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Physicians at Guantanamo Violate Medical Ethics: Study

The use of physicians at the U.S. prison camp in Guantanamo Bay has forced medical professionals to violate their ethics codes, according to findings published Thursday in the UK journal Lancet.

"Razor wire rises to the sky at the Camp 5 maximum security facility on the US Naval base at Guantanamo Bay, Cuba. The use of physicians at the US prison camp in Guantanamo Bay has forced medical professionals to violate their ethics codes, according to findings published Thursday in the UK journal Lancet."

The roles that medical professionals have been called on to play at the controversial detention facility "has damaged the integrity of the physicians working for the military and the Central Intelligence Agency (CIA)," the study said.

"These physicians had a conflict of loyalty because of their ethical obligations to their imprisoned patients and the Bush administration's demands to further the goals and interests of military commanders and intelligence officials."

The paper was authored by Leonard Rubenstein, executive director of Physicians for Human Rights, and George Annas, a professor at Boston University and an expert on bioethics.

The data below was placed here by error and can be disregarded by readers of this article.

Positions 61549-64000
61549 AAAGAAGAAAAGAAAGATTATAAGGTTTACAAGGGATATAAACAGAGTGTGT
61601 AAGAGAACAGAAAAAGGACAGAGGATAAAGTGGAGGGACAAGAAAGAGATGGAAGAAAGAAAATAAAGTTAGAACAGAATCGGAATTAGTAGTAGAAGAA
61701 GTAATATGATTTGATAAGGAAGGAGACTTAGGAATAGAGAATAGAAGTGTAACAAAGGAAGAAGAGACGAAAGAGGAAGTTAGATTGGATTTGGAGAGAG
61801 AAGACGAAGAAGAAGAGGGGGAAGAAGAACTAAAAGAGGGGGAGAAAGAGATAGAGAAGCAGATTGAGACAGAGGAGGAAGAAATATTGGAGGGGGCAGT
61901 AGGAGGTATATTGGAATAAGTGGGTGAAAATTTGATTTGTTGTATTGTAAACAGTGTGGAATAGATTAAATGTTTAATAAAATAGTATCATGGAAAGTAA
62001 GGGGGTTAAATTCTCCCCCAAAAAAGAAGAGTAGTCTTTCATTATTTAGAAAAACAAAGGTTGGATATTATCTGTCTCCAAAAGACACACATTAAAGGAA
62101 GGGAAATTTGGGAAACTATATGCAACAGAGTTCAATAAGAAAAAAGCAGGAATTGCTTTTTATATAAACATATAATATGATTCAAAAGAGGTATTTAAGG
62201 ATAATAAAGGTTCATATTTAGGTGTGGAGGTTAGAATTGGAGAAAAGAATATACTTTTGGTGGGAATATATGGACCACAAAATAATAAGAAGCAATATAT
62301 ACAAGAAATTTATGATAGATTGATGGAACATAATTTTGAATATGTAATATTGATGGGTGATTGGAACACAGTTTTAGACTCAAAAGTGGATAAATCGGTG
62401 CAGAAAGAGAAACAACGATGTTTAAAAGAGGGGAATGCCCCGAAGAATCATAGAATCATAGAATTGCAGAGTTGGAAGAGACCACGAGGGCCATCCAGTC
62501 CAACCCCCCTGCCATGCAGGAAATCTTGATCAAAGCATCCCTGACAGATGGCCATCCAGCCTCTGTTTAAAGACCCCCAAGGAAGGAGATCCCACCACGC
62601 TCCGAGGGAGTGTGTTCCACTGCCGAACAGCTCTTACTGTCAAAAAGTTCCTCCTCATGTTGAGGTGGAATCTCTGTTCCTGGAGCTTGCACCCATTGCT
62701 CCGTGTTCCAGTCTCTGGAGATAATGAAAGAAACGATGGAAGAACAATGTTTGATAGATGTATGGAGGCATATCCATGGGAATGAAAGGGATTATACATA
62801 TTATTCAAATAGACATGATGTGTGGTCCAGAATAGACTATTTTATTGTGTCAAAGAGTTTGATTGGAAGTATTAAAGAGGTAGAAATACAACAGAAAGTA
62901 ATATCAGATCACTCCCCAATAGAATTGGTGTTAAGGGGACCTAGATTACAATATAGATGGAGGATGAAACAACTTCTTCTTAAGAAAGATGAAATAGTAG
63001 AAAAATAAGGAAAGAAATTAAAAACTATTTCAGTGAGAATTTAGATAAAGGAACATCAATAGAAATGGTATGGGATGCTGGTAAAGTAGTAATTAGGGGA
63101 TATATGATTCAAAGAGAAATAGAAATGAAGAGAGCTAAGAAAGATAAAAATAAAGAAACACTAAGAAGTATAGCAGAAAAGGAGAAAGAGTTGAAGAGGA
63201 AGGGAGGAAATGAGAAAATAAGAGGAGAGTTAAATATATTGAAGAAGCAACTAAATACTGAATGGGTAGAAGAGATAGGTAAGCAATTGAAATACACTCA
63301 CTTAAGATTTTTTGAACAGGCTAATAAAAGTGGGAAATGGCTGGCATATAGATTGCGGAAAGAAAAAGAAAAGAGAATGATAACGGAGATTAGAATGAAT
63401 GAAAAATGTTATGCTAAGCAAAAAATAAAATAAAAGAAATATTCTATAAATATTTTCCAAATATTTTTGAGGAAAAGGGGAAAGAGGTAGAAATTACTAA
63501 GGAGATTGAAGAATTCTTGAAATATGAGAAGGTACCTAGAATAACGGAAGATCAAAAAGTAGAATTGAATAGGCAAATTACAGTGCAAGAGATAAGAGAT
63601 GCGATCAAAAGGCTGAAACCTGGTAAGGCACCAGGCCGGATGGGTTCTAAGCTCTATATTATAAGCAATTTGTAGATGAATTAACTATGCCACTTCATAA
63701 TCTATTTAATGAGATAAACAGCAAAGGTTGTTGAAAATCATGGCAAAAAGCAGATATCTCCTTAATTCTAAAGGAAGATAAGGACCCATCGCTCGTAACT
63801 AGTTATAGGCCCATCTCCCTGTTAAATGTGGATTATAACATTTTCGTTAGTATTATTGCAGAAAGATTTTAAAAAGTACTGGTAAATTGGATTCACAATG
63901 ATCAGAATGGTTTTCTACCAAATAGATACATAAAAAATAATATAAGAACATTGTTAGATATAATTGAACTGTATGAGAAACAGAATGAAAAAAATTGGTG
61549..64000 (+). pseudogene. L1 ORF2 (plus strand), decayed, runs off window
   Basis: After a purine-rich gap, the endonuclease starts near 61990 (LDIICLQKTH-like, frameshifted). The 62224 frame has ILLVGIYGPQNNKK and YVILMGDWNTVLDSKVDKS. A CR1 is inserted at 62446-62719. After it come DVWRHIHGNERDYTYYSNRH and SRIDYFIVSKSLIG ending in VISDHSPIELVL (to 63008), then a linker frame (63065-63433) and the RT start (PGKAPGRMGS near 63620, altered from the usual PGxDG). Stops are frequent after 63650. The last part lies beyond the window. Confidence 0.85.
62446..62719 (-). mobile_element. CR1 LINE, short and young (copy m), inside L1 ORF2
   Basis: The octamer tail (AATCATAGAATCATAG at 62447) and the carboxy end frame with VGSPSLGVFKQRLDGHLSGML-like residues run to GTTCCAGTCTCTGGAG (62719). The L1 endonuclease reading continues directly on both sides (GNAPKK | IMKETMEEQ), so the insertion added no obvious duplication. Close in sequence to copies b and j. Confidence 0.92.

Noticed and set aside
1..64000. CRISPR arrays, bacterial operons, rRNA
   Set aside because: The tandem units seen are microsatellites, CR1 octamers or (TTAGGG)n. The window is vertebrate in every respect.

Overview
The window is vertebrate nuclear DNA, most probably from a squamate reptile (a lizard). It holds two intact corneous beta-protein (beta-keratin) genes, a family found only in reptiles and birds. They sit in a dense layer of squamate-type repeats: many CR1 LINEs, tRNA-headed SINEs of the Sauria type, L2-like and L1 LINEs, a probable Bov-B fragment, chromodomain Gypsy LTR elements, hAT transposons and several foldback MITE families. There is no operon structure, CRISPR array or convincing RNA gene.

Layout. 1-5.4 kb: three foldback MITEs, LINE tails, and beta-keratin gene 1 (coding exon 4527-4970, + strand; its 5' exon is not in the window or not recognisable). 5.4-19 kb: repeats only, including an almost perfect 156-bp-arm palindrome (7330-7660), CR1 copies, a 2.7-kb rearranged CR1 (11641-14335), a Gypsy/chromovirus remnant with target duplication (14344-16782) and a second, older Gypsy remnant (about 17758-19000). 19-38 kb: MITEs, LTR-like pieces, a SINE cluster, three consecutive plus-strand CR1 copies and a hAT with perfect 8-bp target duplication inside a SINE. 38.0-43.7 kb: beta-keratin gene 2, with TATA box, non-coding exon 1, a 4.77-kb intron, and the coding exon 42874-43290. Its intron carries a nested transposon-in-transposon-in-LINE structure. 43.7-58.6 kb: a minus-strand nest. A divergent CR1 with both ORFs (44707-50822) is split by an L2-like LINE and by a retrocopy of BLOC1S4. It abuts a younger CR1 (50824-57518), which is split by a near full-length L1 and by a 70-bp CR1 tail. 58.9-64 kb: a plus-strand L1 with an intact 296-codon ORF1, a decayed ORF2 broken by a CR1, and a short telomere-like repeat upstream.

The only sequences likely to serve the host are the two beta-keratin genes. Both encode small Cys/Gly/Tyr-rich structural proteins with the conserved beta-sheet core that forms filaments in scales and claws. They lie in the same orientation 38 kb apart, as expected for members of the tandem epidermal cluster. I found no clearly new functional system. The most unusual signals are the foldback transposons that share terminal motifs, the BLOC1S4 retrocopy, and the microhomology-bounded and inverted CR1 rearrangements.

Basing their arguments on a Pentagon report on procedures at Guantanamo Bay, Cuba, the authors argue military directives allowing force-feeding of detainees and the use of behavioral scientists in interrogations has led medical professionals at the facility to violate ethics rules.

Doctors are closely involved with the use of force-feeding at Guantanamo, in which hunger strikers are strapped into "restraint chairs," while behavioral scientists have supervised and advised on interrogations.

"These roles... violate the essential ethical principles of the health professions," Rubenstein and Annas wrote.

The paper says "little comfort" can be derived from the Pentagon's insistence that behavioral scientists at Guantanamo comply with "governing policies and procedures."

"As with force-feeding, the policies are flawed because they invite and even require unethical behavior."

The authors recommend the Pentagon abandon the use of force-feeding and the involvement of behavioral scientists in interrogations. They also call for "independent medical reviews" of the physical and mental health of detainees and a commission inquiry into U.S. detention policy and the role of physicians.

"The rule in the U.S. military should be that military physicians never have to compromise medical ethics to serve their country," the study said.

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